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The trumpet shall sound

10/18/2003 -  

György Ligeti: Romanian Concerto, Piano Concerto, Hamburg Concerto, Violin Concerto

George Benjamin (conductor), Pierre-Laurent Aimard (piano), Michael Thompson (horn), Isabelle Faust (violin)

London Sinfonietta


György Ligeti: Le Grand Macabre

Graham Clark (Piet the Pot), Hanne Fischer (Amando), Johanette Zomer (Amanda), Willard W. White (Nekrotzar), Dario Suss (Astramadors), Hilary Summers (Mescalina), Caroline Stein (Venus/Gepopo), David Walker (Prince Go-Go), Edward Price (Ruffiack), Mark Griffiths (Schobiak), Adrian Peacock (Schabernack), Steven Cole (White Minister), Frans Fiselier (Black Minister)

Alexander Rumpf (conductor), Justin Way (director)

BBC Symphony Orchestra, BBC Singers

György Ligeti is undeniably one of the great composers of the second half of the twentieth century, and one of a very small handful of acknowledged great living composers. But the main appeal of the Barbican's eightieth birthday celebration lies in the fact that he is also one of the most entertaining composers of the century, and always seems to hit the spot for audiences. Born in Transylvania, trained in composition in the school of Bartók and Kodály in Budapest and transplanted to Germany in 1956, Ligeti has long known how to be an alien while teaching the native something about themselves. The outrageous, psychotic comic-strip opera Le Grand Macabre may have been the obvious draw in the weekend's program, but the previous evening's survey of Ligeti's concertos by the London Sinfonietta was impressively well-attended, with the Barbican Hall almost full apart from the (smallish, closed) balcony.

Three of the four works on the programme have been heard live in London in the past few years, the Hamburg concerto in its penultimate form, and all three offer insights into their solo instruments as well as emotional challenges and good, weird fun. All three got bravura performances from their soloists. The piano concerto, comparatively straightforward formally and rich with rhythmic polyphony, was almost a romp in the able hands of Pierre-Laurent Aimard and the Sinfonietta's percussionists. The Hamburg Concerto (for horn) and the violin concerto were more "difficult": the horn concerto explored the conflicting tunings of natural horns (four in the ensemble as well as one played by the soloist), evoking Sunday morning music practice as well as the abstract potential sound of the physical instruments. A succession of short forms proved tough to keep track of, but the diversity of form and effect was always engaging, and Michael Thompson exuded cool throughout in the solo part. The violin concerto returned to more conventional-looking polyphony but also used natural tuning that added an edge of anxiety or perhaps nostalgia to a series of movements most of which seems to increase in intensity before a sudden halt. Isabelle Faust played with controlled passion as well as amazing skill.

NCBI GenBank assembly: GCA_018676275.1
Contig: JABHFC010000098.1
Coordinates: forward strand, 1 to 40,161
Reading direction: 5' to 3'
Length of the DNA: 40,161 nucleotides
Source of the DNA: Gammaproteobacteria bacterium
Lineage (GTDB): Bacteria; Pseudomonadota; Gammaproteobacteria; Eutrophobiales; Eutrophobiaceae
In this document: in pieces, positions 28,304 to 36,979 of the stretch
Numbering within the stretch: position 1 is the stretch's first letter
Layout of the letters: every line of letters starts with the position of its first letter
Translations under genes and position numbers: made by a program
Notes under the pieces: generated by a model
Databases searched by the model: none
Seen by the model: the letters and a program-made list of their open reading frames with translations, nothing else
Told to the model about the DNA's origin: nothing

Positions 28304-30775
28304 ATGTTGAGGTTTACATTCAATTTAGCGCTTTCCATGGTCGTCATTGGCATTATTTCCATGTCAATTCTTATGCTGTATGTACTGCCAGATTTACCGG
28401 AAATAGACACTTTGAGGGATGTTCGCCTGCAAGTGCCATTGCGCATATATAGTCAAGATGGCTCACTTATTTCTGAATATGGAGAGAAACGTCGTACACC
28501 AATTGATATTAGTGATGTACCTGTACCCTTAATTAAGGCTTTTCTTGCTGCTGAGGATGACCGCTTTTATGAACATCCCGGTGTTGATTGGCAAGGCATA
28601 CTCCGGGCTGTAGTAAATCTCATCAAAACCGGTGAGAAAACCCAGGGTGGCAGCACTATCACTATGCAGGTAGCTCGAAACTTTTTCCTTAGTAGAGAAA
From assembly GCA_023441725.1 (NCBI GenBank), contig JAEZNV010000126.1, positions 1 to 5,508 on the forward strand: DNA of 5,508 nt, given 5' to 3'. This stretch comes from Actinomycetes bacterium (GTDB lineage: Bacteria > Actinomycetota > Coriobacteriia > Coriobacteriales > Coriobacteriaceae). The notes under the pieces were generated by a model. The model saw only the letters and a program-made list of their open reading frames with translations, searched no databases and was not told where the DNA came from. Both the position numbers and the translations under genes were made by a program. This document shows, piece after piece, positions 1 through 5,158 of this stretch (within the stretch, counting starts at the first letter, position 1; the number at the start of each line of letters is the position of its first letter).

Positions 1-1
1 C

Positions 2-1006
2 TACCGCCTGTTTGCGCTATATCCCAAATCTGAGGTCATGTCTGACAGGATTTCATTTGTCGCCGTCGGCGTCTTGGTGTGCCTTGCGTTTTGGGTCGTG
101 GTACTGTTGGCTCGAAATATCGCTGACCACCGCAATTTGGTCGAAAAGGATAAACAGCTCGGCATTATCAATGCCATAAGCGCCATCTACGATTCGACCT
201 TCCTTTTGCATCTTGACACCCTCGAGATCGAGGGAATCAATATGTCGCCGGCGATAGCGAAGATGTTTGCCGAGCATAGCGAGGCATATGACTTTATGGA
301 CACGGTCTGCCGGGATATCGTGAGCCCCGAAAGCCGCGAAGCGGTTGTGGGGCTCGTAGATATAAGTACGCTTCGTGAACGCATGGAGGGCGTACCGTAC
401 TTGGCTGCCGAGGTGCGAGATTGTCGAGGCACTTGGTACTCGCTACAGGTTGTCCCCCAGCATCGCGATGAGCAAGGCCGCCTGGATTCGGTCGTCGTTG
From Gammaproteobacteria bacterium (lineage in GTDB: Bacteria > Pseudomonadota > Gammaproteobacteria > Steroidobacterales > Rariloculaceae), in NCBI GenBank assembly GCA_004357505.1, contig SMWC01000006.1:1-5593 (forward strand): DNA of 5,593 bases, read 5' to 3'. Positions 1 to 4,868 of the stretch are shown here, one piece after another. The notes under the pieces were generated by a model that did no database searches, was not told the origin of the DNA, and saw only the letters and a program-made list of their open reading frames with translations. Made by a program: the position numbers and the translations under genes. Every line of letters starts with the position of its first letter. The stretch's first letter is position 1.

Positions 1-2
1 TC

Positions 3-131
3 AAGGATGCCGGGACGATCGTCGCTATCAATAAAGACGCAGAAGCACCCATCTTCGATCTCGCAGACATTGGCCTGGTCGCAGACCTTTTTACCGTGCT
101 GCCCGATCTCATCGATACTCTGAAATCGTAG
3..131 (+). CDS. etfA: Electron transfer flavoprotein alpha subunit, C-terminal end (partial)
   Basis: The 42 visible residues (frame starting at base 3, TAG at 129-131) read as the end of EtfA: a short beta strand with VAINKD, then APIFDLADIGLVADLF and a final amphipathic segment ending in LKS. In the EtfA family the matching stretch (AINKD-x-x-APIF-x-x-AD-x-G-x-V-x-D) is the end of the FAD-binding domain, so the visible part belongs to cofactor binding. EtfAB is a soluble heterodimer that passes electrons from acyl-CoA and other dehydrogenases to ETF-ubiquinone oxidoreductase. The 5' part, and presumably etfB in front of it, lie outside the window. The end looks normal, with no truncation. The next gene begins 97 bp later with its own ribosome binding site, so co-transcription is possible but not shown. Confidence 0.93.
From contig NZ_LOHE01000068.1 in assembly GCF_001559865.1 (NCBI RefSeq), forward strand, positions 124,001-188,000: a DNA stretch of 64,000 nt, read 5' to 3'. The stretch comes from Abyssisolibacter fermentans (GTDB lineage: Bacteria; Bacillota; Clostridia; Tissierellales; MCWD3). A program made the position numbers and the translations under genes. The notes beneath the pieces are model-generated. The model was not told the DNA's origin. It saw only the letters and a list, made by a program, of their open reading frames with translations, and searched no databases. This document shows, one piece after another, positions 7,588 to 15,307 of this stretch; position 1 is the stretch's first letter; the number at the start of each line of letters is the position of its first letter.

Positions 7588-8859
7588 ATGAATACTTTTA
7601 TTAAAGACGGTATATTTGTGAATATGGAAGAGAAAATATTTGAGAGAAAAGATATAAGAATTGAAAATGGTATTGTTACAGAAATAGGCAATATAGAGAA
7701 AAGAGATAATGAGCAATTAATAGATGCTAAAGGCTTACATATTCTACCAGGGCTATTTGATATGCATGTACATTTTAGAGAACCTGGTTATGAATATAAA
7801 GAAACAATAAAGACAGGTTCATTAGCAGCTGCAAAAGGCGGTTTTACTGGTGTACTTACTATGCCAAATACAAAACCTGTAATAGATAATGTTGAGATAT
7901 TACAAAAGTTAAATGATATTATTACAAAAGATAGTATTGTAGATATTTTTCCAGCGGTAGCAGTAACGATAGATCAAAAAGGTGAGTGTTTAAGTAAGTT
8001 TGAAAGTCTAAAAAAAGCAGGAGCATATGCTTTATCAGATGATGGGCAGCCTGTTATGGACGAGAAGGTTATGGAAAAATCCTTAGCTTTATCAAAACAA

Perhaps the main attraction was the UK premiere of Ligeti's Romanian Concerto from 1951. Apparently written as a conformist, socialist-realist homage to the pure peasantry in the darkest days of Communism, it was nevertheless censored for its harmonic adventurousness. To today's ears it sounds more like Vaughan Williams than Bartók, although it is undoubtedly a great, humorous romp and the ending is a very rude parody of the rhetoric of town bands and German symphony orchestras alike.

Le Grand Macabre has almost entered the core repertoire, but hasn't been seen in London since the production at the ENO in 1982. (Peter Sellars' Salzburg production was scratched from Covent Garden at the last minute in 1998.) Completed in 1979, it is very much of its time, combining the gothic, luscious romance and druggy humour in both its themes and its music. There is no real plot -- death comes to Breughelland, but everybody is dead already, or nobody dies at all, and two lovers in an empty tomb fuck through the end of the world. The lovers' music is richly resonant of Monteverdi, then miraculously newly discovered, and fragments of almost everything else imaginable flit wittily through the comic-book score.

This performance was worth seeing for the singers. Willard W. White was magnificent as Nekrotzar, the eponymous macabre guy, a kind of metaphysical Darth Vader. Graham Clark was very funny as Piet the Pot, the ubiquitous drunken onlooker, Dario Suss suitably bemused as the astronomer Astramadors, Hilary Summers hilarious and scary as his dominatrix wife Mescalina, and David Walker wonderfully screwy as the infantile Prince Go-Go. Hanne Fischer and Johanette Zomer were luscious as the lovers, and Caroline Stein delivered the coloratura of Venus and the Chief of Secret Police with superhuman skill. The rest of the cast was uniformly entertaining, although low-level amplification made the overall sound more alienating than it needed to be and the minimal staging was disappointing, highlighting the absence of the required effects.

Alexander Rumpf, stepping in at a late stage, led the BBC Symphony Orchestra in a nifty performance, often wry rather than manic, though with some fine filthy trumpets of doom, and always cracking fun.

HE Elsom



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